cosmetic2

This guide outlines what to expect when you see a doctor for a cosmetic procedure.

It does not cover cosmetic procedures performed by other professionals – just doctors. The guide is for procedures that improve your appearance and selfesteem. It does not cover procedures that improve your physical health and safety in other ways. For example, it does not cover mole removal where this is done because of the threat of skin cancer.

Download Guide

Ref: Medical Council of NZ - www.mcnz.org.nz

youanddoc2

You and your doctor: A guide for patients and their families

The relationship you develop with your doctor is very important. It should be based on mutual trust, clear communication, honesty and respect. Seeing one doctor over time help your doctor know about you and your help and provide the best possible care. In turn, you get to know your doctor better and that makes each visit easier.

Download Guide

Ref: Medical Council of NZ - www.mcnz.org.nz

boundaries

The important of clear sexual boundaries in the patient-doctor relationship: A guide for patients.

The Medical Council supports touch as a crucially important part of the practice of medicine. Healing touch is caring and non-intrusive – it is not sexual or exploitative.This booklet outlines your doctor’s responsibility to keep appropriate sexual boundaries with patients, former patients and family members of patients. 

Download Guide

Ref: Medical Council of NZ - www.mcnz.org.nz

Enrolling with a GP

Zero fees for under-13s – From 1 July 2015 most general practices offer free visits to under-13s.

It’s free to enrol

It’s free to register or enrol with a GP – but they may charge a consultation fee each time you go to see them after that.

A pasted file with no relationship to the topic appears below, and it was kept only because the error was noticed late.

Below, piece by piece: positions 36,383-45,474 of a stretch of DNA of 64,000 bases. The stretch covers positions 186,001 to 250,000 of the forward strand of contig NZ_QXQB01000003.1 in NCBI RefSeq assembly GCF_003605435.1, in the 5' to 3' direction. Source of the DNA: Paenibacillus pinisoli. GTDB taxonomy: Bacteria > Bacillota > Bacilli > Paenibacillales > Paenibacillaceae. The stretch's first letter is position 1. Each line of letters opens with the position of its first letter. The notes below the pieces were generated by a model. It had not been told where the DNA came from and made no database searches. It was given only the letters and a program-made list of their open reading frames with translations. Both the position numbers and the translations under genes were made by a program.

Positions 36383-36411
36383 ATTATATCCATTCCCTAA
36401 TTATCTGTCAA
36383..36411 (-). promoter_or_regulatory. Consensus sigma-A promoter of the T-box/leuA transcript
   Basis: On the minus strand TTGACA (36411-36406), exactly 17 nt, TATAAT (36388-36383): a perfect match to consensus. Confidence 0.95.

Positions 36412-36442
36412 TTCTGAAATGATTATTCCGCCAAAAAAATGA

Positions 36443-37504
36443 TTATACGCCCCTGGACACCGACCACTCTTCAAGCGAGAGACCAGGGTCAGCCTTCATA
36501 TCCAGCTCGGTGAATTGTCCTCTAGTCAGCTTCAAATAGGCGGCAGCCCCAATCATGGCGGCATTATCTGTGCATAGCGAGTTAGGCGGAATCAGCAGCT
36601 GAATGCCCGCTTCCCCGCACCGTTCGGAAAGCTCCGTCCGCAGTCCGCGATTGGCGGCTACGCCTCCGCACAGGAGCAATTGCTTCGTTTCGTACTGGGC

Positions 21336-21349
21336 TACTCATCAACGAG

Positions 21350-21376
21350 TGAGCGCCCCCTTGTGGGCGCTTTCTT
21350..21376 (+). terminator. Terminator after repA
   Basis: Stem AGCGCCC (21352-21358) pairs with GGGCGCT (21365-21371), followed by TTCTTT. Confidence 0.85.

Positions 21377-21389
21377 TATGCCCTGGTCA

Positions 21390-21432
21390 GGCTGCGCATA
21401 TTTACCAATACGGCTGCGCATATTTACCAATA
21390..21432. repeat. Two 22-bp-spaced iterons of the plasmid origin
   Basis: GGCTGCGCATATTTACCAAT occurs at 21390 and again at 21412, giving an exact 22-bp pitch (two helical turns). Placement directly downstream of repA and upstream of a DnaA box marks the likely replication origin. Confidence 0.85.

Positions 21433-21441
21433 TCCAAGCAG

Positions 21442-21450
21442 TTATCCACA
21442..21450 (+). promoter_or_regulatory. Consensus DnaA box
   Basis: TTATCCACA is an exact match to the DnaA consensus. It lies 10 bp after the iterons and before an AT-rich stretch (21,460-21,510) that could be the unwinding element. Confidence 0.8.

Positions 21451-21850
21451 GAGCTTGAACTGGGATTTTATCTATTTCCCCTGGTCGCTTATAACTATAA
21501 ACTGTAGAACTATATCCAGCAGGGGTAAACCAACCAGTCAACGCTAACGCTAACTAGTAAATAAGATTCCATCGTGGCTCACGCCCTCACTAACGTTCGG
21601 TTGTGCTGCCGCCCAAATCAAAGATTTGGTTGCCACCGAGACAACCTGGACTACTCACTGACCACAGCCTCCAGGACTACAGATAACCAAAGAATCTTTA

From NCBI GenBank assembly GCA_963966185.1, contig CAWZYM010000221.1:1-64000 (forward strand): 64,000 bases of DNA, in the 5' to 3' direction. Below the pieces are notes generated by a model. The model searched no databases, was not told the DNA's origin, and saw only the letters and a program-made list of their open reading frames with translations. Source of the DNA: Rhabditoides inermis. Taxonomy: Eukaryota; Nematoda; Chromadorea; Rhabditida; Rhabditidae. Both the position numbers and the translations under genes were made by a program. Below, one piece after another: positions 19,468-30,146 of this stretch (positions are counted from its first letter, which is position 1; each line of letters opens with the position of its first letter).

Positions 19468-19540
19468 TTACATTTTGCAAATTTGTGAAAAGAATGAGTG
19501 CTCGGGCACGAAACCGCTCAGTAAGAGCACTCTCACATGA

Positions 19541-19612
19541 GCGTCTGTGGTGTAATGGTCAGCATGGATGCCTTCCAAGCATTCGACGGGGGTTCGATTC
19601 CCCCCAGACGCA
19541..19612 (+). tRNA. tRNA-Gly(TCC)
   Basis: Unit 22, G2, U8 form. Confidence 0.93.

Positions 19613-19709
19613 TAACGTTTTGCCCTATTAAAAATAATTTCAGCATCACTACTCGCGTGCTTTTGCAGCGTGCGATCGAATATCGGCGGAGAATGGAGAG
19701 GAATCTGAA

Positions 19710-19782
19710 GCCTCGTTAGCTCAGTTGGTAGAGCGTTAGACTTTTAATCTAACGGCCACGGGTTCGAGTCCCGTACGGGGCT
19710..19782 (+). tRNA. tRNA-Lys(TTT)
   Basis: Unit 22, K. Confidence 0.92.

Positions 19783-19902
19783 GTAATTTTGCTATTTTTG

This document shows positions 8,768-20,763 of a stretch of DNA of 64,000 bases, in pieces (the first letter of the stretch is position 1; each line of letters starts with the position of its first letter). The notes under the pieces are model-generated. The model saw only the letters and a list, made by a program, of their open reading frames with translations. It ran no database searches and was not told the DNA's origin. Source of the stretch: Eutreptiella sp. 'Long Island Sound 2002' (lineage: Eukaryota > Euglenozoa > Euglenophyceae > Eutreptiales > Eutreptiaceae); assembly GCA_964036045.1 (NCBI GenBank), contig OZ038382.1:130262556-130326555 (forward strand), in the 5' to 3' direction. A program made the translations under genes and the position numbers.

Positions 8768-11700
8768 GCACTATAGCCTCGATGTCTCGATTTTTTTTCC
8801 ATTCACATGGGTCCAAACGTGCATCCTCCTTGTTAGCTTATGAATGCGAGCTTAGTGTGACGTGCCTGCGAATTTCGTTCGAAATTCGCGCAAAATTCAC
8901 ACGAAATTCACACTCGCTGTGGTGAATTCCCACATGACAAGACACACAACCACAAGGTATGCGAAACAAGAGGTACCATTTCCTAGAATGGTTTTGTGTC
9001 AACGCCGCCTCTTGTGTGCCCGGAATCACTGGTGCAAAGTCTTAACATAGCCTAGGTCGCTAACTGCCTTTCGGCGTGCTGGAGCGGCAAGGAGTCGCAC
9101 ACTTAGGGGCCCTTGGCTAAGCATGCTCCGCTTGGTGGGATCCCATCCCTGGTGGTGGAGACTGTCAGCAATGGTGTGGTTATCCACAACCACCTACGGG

GPs normally charge a higher fee, often called a casual rate, for patients that aren’t enrolled at their practice.

If you enrol with a GP, your care will be subsidised – so you’ll pay a reduced consultation fee.

Who can enrol?

GPs can only enrol people who are eligible for publicly funded health services. When you enrol, you may be asked to show proof of eligibility – such as your passport or birth certificate. You’ll be asked to sign an enrolment form. 

Your medical record

Your medical record is kept with the GP you’re enrolled with, but any health professional involved in your care can look at your record. You can ask to look at your record at any time.

The Privacy Commissioner website has advice on health privacy.

Community Services Cards and High Use Health Cards

If you're visiting a medical centre where you’re not enrolled, you’ll pay less if you have a Community Services Card or High Use Health Card. (If you are enrolled at the centre, your fee will already be lower because it is subsidised by the government.)

Check the Ministry of Social Development website or call 0800 559 009 to see if you’re eligible for a Community Services Card

Care Plus

If you have a long-term health condition or a terminal illness, you may be eligible for Care Plus.

GPs get extra government funding for Care Plus patients, so can provide additional care at no further cost to the patient.

Other fees

Immunisation is free for all children even if they aren’t usually eligible for publicly funded health services.

GPs can charge a fee for services provided outside of a consultation, such as a repeat prescription or referral letter to a specialist. 

Accidents

If you're seeing your GP about an injury caused by an accident, you’ll be charged a lower fee if it's covered by ACC.

Specialist care

Your doctor may refer you to a hospital or specialist doctor for further assessment or diagnosis.

  • Specialist care is free through the public health system, but you may go on a waiting list.
  • If you want to get specialist advice quickly, you may wish to use a private hospital or specialist. You will have to pay a fee for this, unless you have private health insurance. 

Changing your doctor

When you register or enrol with a new GP, you’ll be asked to sign a form so your records can be transferred from your old GP.

  • A GP should not refuse to enrol new patients unless they already have too many patients.
  • A GP can terminate your enrolment if there is an ‘irreparable breakdown’ in the relationship.

If you wish to make a complaint about the care you get from your GP, contact the Health and Disability Commissioner or the New Zealand Medical Council.

 

Find out more from the Ministry of Health